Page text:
the dome
the dome

MusicNovember 24, 2018

Going to PHAROS this weekend? Here’s what to expect

the dome
the dome

The much-anticipated PHAROS event debuted last night just outside of Auckland. Here’s what you need to know about the notoriously secret event.

Donald Glover has yet to fail. Successful stand up comedian, television writer, comedic actor, dramatic actor, showrunner, rapper, and producer. It’s a bit ridiculous when you think about it for too long. And ridiculous is exactly what his PHAROS concert/festival/experience was, in the best and sometimes worst ways.

Here’s what you can expect at PHAROS tonight and tomorrow night.


Thankfully it didn’t rain yesterday but there were still muddy areas by the end of the night. With heavy rain overnight, it’ll be a swamp.


Everyone’s talking about the queues, and rightly so. They were long. With the dome venue only allowing people in one at a time – with a pit stop to have your phone locked in a carry case – it unsurprisingly took an age to get everyone inside. I waited in a tight crowd for over an hour before entering. Some waited for two. It’s no surprise that standing outside for that long left a bad taste in a lot of fans’ mouths. But what we didn’t know was that PHAROS set itself apart from other music events with one key factor.


I waited for an hour to get inside. Once in, I realised I needed to go to the bathroom so had to leave again then rejoin the queue. I got in near the end of the line, didn’t push in front of anyone, and spent the entire show 15 metres from the stage. Someone could’ve been the literal last person to enter the dome and would’ve been in a prime position. The stage is in the middle of the dome and the dome isn’t big. It’s impossible to be far from the action. So unless you want to be up against the railing, don’t bother rushing to join the middle of the queue. Grab another drink and some food outside and relax. Speaking of drinks…


Because of the aforementioned hour-long queue, a lot of fans had sobered up by the time they got to the entrance of the dome. Drinks aren’t allowed inside the dome and no drinks are for sale in there so anyone in the thick of it can expect to go close to three hours without a beverage. Personally I loved that by the time the show started the ground wasn’t sticky, no one was spilling drinks around me, and no one was being a bad drunk. In saying that, no drinks meant no drinks at all.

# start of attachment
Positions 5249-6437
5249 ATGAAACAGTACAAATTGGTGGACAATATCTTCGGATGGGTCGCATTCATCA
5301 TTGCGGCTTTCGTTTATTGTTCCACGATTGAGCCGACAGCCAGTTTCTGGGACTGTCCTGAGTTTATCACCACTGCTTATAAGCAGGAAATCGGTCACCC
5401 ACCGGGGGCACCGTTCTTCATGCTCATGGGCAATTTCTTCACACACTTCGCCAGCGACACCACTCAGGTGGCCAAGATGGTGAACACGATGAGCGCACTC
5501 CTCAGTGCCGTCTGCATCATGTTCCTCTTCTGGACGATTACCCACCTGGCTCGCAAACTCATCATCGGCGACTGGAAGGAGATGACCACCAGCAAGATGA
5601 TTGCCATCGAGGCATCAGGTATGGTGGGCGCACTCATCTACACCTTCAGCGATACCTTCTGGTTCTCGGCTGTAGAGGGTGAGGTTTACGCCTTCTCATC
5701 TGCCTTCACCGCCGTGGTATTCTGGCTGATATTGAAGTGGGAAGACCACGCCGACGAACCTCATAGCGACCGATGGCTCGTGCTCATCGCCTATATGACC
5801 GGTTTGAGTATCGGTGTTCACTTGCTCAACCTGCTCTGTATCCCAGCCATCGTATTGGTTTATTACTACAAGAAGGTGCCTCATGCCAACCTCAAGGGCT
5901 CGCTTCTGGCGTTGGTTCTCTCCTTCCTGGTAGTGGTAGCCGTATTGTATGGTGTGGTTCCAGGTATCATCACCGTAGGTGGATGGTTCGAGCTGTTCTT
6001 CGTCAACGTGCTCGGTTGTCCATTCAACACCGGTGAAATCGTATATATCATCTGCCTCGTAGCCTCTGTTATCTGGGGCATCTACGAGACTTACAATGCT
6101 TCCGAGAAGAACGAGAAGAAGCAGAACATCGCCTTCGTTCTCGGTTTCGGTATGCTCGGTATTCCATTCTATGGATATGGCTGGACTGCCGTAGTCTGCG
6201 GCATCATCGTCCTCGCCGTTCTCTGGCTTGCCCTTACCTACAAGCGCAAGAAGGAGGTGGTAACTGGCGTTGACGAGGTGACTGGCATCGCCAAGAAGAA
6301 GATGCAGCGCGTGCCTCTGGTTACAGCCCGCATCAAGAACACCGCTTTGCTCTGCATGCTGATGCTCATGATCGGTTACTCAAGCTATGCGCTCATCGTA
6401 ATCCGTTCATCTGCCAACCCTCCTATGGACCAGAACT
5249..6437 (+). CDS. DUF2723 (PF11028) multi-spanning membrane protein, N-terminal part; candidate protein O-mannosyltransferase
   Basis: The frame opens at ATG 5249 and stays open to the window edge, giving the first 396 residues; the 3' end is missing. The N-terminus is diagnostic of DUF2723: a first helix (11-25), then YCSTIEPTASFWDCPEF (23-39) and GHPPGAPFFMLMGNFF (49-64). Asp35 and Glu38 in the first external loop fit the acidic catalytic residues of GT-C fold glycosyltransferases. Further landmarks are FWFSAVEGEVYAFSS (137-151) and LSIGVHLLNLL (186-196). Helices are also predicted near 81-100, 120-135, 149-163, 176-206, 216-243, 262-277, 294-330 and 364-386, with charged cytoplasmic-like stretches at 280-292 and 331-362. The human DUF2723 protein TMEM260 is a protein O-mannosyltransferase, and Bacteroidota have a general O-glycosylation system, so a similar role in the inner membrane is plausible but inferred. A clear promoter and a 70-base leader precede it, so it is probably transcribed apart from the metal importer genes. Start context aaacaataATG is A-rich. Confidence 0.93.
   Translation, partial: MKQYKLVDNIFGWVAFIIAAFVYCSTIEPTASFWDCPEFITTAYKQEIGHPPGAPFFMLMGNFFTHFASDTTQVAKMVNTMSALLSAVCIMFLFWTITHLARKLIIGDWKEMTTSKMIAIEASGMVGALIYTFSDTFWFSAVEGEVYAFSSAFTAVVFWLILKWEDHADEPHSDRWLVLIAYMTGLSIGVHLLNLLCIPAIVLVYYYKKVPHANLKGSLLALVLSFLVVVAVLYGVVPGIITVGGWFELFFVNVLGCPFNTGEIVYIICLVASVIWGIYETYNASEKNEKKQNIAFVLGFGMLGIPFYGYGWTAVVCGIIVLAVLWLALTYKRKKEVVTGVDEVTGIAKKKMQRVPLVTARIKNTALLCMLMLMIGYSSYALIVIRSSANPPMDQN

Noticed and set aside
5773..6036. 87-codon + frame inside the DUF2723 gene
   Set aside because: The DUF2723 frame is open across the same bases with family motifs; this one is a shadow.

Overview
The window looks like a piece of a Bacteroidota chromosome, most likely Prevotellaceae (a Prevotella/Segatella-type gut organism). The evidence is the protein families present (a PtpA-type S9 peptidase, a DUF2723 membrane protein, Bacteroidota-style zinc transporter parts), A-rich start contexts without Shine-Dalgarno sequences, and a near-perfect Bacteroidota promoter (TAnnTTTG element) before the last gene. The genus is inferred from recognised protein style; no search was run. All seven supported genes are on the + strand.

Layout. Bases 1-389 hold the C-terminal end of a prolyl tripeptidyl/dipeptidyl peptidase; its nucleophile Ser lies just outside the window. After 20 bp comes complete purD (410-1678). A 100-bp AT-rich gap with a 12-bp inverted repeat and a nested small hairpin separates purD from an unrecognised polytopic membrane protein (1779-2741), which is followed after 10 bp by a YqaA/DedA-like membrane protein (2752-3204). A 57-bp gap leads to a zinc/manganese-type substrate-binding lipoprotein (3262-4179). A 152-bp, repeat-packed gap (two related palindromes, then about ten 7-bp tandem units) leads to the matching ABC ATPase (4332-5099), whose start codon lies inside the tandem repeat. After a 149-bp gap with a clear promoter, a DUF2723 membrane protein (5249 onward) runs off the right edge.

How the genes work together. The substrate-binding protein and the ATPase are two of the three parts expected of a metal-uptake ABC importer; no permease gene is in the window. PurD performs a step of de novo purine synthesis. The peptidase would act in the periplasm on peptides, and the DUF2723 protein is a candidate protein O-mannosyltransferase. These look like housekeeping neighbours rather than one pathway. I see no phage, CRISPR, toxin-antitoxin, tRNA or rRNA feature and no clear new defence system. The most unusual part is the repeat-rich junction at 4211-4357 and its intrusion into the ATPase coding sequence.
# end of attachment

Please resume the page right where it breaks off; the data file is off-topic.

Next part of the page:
Even water is forbidden inside the dome. If you need it, you have to leave and come back in, so keep that in mind if you’re planning to get in early. Take an empty bottle to fill up at the free water stations.


No spoilers, but there’s a reason it’s in a dome. With everyone being so close to the stage, it’s easy to find yourself locked in on Glover’s incredible dancers and band. But don’t forget to look up. There are multiple shows happening and you don’t want to miss any of it.


It’s so loud. Like, standing directly in front of the speakers loud, but for everyone. Hopefully that gets adjusted over the weekend but at times everything was so loud it was hard to hear Glover speaking between songs. Take earplugs if you can. At times it sounded better with a bit of muffling. HOT TIP: there’s plenty to see wherever you’re standing but Glover seemed to spend the most time singing towards the sound desk. If you can position yourself in that area, you’ll get the most action.